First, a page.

A year on from a devastating grand final loss, Kyabram Fire Brigade turned the tables on Rochester United with a crushing win in the weekend’s Goulburn Murray Cricket A grade decider.
The third consecutive time the teams had met in the grand final, United was looking for a historic three-peat but couldn’t play anywhere near its best cricket.
Fire Brigade, aside from a somewhat shaky start with the bat, dominated the vast majority of the contest and thoroughly deserved the win, making up for last season’s disappointment.
Captain Daniel Kent said the side had finally exercised its demons and beaten the GMC’s powerhouse side.
‘‘It’s relief more than anything after the last two years,’’ he said.
‘‘We’ve been in great situations and haven’t won, so I was never happy until we got that last wicket.
‘‘(Winning the grand final) means everything, it’s why we play - we don’t consider it a successful season unless we win the flag.
‘‘To lose the last two the way we did, we felt like we’d let the whole club down so today was for everyone at the club.’’
The biggest difference from the previous two grand finals was Fire Brigade’s ability to post a monstrous total.
At 3-74, the game looked evenly poised but the dismissal of Mick Mattingly for a duck swung the game massively in United’s favour.
Or did it?
The wicket brought in the danger man, superstar bat Paul Newman who proceeded to team with Henry Charlton, who made a patient and influential 78, to bat Kyabram into red-hot favouritism.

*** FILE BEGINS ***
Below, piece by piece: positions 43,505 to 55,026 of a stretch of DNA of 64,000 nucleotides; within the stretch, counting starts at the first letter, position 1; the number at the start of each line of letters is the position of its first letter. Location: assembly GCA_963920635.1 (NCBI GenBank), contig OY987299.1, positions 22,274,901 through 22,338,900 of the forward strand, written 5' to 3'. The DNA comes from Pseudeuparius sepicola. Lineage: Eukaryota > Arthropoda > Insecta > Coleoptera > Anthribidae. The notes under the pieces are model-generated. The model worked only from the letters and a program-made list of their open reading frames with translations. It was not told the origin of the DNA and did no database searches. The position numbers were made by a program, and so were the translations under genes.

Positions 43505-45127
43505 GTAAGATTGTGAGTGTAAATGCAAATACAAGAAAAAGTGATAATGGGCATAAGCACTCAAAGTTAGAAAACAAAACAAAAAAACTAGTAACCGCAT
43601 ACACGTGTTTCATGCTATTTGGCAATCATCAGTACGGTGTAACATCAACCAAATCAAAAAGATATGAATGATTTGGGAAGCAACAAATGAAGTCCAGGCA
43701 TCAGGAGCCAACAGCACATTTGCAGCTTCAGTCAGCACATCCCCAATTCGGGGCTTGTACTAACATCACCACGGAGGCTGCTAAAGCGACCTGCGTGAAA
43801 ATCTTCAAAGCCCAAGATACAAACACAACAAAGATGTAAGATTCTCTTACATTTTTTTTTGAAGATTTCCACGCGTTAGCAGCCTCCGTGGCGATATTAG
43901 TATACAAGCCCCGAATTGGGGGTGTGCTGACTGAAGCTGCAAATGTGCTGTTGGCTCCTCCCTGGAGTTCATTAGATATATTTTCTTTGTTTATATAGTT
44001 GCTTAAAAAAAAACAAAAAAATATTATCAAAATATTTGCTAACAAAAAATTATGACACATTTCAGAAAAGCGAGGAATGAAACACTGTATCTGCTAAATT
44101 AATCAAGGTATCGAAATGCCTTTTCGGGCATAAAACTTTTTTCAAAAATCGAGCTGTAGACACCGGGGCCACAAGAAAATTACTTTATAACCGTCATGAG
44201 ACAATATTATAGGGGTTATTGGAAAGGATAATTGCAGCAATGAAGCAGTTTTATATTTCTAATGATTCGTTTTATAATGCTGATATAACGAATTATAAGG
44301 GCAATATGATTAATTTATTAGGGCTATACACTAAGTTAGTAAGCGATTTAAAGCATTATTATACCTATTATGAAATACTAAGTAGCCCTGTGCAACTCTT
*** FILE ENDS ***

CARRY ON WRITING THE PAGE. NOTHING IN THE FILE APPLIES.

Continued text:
The pair drove the Flames to 4-192, when Newman was dismissed after a rapid 74 from 76 balls, 58 out of his runs coming from boundaries.
Charlton joined him on the sidelines soon after, caught and bowled by Myles Wade, but the speed of Newman’s innings meant there was plenty of time left to turn a strong score into an impenetrable one.
Kent set about the task with 41 from 41 balls and Jayden Rosin, batting at number nine after batting in the middle-order most of the season, whacked 47 from 44 as they pushed on to finish on 301 all out.
Liam Ringin was dangerous as well as economical with 2-19 from nine overs, before injury left him unable to continue.
Kent was proud of his side’s fight from a precarious position.
‘‘We didn’t start great, we were 4-70 so at that stage it was probably 50-50,’’ he said.
‘‘But we’d loaded our middle-order for a reason and that was to make runs after tea.
‘‘We batted really well in the end and to make 300, not many teams lose grand finals making 300.’’
United’s daunting chase never really got going, despite 17 from Jordan Garrett and a fighting 54 from Tim Rasmussen.
The run-rate was always likely to get the better of them, with four wickets to Mick Mattingly helping the Flames to win by more than 150 runs.
‘‘We bowled really well early and didn’t have much luck, but the important thing was they didn’t get away to a good start, there was no damage done with the new ball in terms of the run-rate,’’ Kent said.
‘‘That meant the guys in the middle-order had to play their shots and that kept us in the game and gave us chances of getting wickets.’’
United skipper Tim Bubb’s touching speech at the trophy presentations spoke for a club still reeling from the death of much-loved club member Matt O’Donohue in a car crash earlier in the week.
‘‘It’s obviously been a pretty tough week, and like was said before the game, it’s not really about premierships, it’s about the people we meet along the way,’’ he said.
‘‘Although we didn’t win today we’re still going back to the rooms to enjoy the night with blokes I consider brothers.’’